There are three primary processes involved in extracting useful nutrients from food: the release of digestive juices, the processes of “chopping” food matter, and mixing of digestive juices with the bolus for the extraction of nutrients. Control of these processes are functions of the enteric nervous system. As noted above, the neurons controlling the mixing process affect a shorter length of gut than those involved in peristalsis. This is probably due to the fact that a greater degree of muscular contraction is involved.

Secretomotor stimuli come from mechanical or chemical changes in the lumen and motility changes in the small intestines. (11) The neural mechanism involves nerve endings in the mucosa from IPANs and the mysenteric and submucosal plexuses. (11) These reflex back via secretomotor neurons whose cell bodies are in the submucosal plexus. Vasomotor activity to provide vascular support to the activities of the of the GI tract is not well known. Vasodilator reflexes are stimulated by mechanical or chemical changes in the mucosa. (11) Secretomotor and vasomotor functions appear to come from the same neurons. (11)

Other sensations utilize various routes to the central nervous system. The following obviously require external nerve pathways to the central nervous system. The sensation of well-being or pleasure after a meal is undoubtedly related to multiple neural and hormonal stimulations with smell, taste, and gastric distention among the major factors. Distention of the rectal area likely causes the urge to defecate with the addition of noxious stimulation if the distention persists. Nausea and the urge to vomit have a complex of neural afferent and efferent pathways. Visceral GI tract pain appears to be related to receptors that, at lower levels of stimulation, cause reflex actions. At higher levels of stimulation, they cause a noxious sensation and the activation of nociceptors that solely fire with noxious input. (2)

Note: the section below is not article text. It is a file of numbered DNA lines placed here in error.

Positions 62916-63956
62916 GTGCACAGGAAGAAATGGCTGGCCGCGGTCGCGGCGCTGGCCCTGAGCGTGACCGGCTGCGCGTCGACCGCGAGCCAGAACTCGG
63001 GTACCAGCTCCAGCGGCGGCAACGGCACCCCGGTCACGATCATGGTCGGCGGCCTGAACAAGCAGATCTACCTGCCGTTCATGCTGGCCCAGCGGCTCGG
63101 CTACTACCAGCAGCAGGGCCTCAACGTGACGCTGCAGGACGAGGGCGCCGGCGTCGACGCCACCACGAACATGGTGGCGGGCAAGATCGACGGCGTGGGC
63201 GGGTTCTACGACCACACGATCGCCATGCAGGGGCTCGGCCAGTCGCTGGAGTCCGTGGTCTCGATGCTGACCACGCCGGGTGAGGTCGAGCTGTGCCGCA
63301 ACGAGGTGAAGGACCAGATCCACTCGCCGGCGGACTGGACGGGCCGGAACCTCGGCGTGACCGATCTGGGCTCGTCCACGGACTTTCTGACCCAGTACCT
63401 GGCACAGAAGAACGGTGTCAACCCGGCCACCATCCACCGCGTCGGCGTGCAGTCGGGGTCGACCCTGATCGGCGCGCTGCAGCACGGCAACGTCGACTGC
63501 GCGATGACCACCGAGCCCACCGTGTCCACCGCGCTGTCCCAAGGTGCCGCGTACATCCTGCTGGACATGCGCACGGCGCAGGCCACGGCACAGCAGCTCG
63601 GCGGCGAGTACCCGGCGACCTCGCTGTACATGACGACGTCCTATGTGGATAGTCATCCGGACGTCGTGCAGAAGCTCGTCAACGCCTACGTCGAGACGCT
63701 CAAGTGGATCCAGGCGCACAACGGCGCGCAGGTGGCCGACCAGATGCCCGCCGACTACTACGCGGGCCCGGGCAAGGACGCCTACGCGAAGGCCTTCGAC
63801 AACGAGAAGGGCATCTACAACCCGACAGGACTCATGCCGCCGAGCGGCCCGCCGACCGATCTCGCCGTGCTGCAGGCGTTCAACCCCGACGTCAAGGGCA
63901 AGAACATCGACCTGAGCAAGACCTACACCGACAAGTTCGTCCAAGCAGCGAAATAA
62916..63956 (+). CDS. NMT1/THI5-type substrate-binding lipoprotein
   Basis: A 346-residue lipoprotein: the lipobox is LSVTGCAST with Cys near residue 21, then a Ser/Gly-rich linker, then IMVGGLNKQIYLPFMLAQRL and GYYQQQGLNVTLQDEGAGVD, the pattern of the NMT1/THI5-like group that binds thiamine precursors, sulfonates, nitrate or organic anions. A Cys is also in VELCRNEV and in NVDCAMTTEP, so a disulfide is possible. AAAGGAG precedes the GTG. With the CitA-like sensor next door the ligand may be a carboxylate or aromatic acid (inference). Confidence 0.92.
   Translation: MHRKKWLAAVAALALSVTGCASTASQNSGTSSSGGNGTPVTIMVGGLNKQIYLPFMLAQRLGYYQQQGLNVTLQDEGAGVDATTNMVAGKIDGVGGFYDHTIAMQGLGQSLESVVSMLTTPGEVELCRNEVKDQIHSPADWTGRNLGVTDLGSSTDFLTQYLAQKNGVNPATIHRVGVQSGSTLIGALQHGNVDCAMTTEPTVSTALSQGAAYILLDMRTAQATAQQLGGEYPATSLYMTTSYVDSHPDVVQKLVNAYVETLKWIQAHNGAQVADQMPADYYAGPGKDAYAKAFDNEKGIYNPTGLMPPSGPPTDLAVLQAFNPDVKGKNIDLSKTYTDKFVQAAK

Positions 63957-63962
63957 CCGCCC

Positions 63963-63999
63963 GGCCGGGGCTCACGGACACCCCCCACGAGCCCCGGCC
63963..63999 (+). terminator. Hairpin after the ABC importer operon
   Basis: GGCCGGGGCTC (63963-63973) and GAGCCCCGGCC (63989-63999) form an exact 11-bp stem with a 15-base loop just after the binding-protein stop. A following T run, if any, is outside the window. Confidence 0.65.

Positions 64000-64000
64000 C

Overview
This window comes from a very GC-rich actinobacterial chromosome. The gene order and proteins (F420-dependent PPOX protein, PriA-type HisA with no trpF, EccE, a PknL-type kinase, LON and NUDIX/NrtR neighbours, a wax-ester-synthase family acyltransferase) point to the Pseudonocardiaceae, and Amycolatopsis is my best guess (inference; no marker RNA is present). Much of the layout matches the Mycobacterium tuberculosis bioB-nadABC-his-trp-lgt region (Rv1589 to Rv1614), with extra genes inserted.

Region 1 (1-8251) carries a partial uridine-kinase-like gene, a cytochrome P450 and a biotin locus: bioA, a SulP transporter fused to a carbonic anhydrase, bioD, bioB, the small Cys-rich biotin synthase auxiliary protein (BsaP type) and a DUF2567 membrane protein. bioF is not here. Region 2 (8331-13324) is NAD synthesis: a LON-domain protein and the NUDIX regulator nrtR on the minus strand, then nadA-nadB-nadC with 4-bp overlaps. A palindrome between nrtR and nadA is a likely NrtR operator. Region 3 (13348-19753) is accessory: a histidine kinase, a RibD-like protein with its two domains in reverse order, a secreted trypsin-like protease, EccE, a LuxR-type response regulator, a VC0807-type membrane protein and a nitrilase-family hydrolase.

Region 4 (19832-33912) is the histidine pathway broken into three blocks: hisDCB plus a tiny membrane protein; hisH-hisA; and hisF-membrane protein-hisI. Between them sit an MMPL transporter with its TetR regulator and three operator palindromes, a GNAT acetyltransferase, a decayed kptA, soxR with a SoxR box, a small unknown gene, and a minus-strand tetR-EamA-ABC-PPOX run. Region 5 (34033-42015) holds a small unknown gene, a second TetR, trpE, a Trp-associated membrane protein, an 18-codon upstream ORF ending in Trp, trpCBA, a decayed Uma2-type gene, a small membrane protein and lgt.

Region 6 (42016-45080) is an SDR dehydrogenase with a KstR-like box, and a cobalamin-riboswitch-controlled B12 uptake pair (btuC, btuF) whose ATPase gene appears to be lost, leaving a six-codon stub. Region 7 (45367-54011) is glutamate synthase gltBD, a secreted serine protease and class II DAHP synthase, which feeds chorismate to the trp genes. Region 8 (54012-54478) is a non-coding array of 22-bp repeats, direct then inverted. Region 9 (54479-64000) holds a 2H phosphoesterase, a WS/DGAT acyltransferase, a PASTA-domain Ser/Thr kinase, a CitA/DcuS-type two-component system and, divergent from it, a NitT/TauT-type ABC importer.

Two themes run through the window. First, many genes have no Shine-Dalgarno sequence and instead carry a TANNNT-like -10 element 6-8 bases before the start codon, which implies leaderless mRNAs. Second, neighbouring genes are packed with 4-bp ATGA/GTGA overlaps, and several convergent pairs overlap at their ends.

When one considers the variety and complexity of activities in the GI tract – the process of digestion and extraction of nutrients, hunger, satiety, toxins or pathogens, vomiting and diarrhea mechanisms, nausea sensation, and changes by or to behavior, exact coordination and communications by the various parts of the nervous system is obviously vital. The nervous system must function optimally for proper GI tract function.

The space-limited brevity of this article barely touches the topic but hopefully whets your appetite for further study yourself`. A more comprehensive overview article is being prepared for the GCSS web site. More on the autonomic nervous system at Meeting of the Minds IV.


1 Borovicka J, Kreiss C, Asal K, et al. Role of Cholecystokinin as a Regulator of Solid and Liquid Gastric Emptying in Humans. American Journal of Physiology September 1996; 271(3, Pt.1):G448-G453.

2 Cervero F. Neurophysiology of Gastrointestinal Pain. Baillière’s Clinical Gastroenterology January 1988; 2(1):183-199.

3 FitzGerald MJT. Neuroanatomy Basic & Applied. Philadelphia: Baillière Tindall. 1985. pp.266-275.

4 Furness JB. Types of Neurons in the Enteric Nervous System. Journal of the Autonomic Nervous System 2000; 81:87-96.

5 Furness JB, Costa M. Types of Nerves in the Enteric Nervous System. Neuroscience January 1980; 5(1):1-20.

6 Furness JB, Kunze WAA, Bertrand PP, et al. Intrinsic Primary Afferent Neurons of the Intestine. Progress in Neurobiology 1998; 54:1-18.

7 Gershon MD. The Enteric Nervous System: A Second Brain. Hospital Practice 15 July 1999; 34(7):31-32, 35-38, 41-42, 46-47, 51-52.

8 Gershon MD. Nerves, Reflexes, and the Enteric Nervous System: Pathogenesis of the Irritable Bowel Syndrome. Journal of Clinical Gastroenterology May/June 2005; 39(Suppl. 3):S184-S193.

9 Grundy D. Signaling the State of the Digestive Tract. Autonomic Neuroscience: Basic and Clinical April 2006; 125(1-2):76-80.

10 Holzer P. Efferent-like Roles of Afferent Neurons in the Gut: Blood Flow Regulation and Tissue Protection. Autonomic Neuroscience: Basic and Clinical April 2006: 125(102):70-75.

11 Kunze WAA, Furness JB. The Enteric Nervous System and Regulation of Intestinal Motility. Annual Review of Physiology 1999; 61:117-142.

12 Liddle RA. Cholecystokinin Cells. Annual Review of Physiology 1997; 59:221-242.

13 Raybould HE, Glatzle J, Freeman SL, et al.